Funnily enough, on Monday I joined some co-workers who wanted to run to a mall near our office for lunch. I specifically joined them so I could wander into the Apple store. I don’t really know why, because I’ve had my hands on MacBooks and iMacs plenty of times. There was really not much any of the in-store geniuses could tell me that I either didn’t know, or hadn’t heard before. I think there must have been some part of me that was almost looking for an excuse to nix Apple from the debate. The price tags alone can scare most people away. There is definitely a hefty price for admission into the Apple club. I walked away from the store unmoved. Or so I thought. After work, I went to the local MicroCenter store to check out the HP Envy 14. The website indicated that there were five HP Envy 14 Beats Edition laptops on hand. That’s it! I’m going to get my computer.
A quick sidebar about retail experiences. One thing the Apple Store and MicroCenter have in common is that both places are always packed. However, Apple stores are light and sleek, so the crowds are a little easier to manage and navigate. MicroCenter, on the other hand, is like shopping at a bazaar. The store is large, but it somewhat dark, packed to the gills with products (including the center aisle littered with boxes of desktops and monitors on sale).
I walked over to the Windows laptop area and made my way first to the Sony VAIOs. Did I mention these Jimmy’s are expensive?Dayum! I walked around to the next area to find the HP laptops. Though I didn’t see the HP Envy 14 Beats Edition, there was an HP Envy 14 on display. It is essentially the same laptop, physically other than color. I gave the Envy 14 my usually once-over, including typing some nonsense to get a feel for the keyboard. I didn’t like, or appreciate, that MicroCenter has acrylic bars across the laptop that prevent you from picking them up or even closing the screen so you can gauge the dimensions of the unit. I was saddened that I was disappointed with the Envy. It was nice, but just seemed a little…umm…cheap, which was a bit ridiculous since the computer costs $1200. After glossing over some other brands, I made my way over to the Apple section of the store. Though a bit cramped, every model was available to experience and try out. I moved from the MacBook Air to the MacBook Pro 15″ and 17″ models. I turned the corner and put my hands on the MacBook Pro 13,” which was on sale for $200 below list price, before making my way to the iMacs. If you haven’t seen a 27″ iMac before, good luck walking by it without gazing. It’s pretty amazing. The screen is brilliant and HUGE. After taking that lure hook out of my cheek, I walked around to check out the 21 1/2″ iMac.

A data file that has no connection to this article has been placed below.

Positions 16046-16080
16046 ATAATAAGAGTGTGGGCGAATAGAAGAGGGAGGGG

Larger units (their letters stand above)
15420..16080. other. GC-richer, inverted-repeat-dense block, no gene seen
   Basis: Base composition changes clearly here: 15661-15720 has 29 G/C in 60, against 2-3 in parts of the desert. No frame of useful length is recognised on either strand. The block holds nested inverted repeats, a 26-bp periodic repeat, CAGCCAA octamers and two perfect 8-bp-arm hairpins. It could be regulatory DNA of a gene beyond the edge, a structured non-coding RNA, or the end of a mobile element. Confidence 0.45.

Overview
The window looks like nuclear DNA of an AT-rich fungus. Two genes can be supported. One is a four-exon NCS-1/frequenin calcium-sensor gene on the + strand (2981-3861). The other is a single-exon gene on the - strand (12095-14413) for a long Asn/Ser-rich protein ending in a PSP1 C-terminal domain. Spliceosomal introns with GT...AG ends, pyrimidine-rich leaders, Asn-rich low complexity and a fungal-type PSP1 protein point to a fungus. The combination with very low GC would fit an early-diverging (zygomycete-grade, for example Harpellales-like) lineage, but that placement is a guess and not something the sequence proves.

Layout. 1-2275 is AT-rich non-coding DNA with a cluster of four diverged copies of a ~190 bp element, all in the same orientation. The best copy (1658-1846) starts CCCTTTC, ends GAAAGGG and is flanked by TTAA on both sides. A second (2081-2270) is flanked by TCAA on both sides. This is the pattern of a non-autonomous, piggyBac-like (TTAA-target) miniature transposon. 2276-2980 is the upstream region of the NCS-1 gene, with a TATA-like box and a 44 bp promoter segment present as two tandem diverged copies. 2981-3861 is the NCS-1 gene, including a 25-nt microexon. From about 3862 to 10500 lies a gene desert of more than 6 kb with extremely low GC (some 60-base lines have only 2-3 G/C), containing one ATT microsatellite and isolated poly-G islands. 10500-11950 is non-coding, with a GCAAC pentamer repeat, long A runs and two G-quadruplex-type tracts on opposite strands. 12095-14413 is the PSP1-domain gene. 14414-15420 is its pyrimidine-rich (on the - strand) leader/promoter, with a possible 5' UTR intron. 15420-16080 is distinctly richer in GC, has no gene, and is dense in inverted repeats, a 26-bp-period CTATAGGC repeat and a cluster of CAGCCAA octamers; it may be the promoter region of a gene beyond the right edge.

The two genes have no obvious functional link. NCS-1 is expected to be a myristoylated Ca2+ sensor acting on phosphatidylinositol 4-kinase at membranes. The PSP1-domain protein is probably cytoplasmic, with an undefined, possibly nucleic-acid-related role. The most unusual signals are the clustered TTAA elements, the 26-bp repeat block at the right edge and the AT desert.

For the next 45 minutes, I walked back-and-forth between the Windows computer area and the Apple section. Exhausted after the better part an hour circling two departments, I came home. Looking back, I think my mind was made up when I left the store, but I wanted to talk to my wife about options and do a little more research. (Obsessive, I know.)
Yesterday, joined by a colleague from my office, I went back to MicroCenter and strode directly to the Apple section. I saw the same woman from the previous day, Veronica Garcia, who offered to help me. I asked a few questions about the differences between the Core 2 Duo processor and the new Core i3 processor in the iMacs. I then told her what I wanted:
All that was left to clarify was that I wanted AppleCare for both computers and 4GB of additional RAM for the iMac. The funny thing about me is, once I’ve decided, that’s it! The decision has been made. Don’t try to up-sell me. I’m polite, but I don’t like to make small talk as if I’m still deliberating. If the salesperson needs to inform me about use and care, that’s cool. Otherwise, wrap it up please.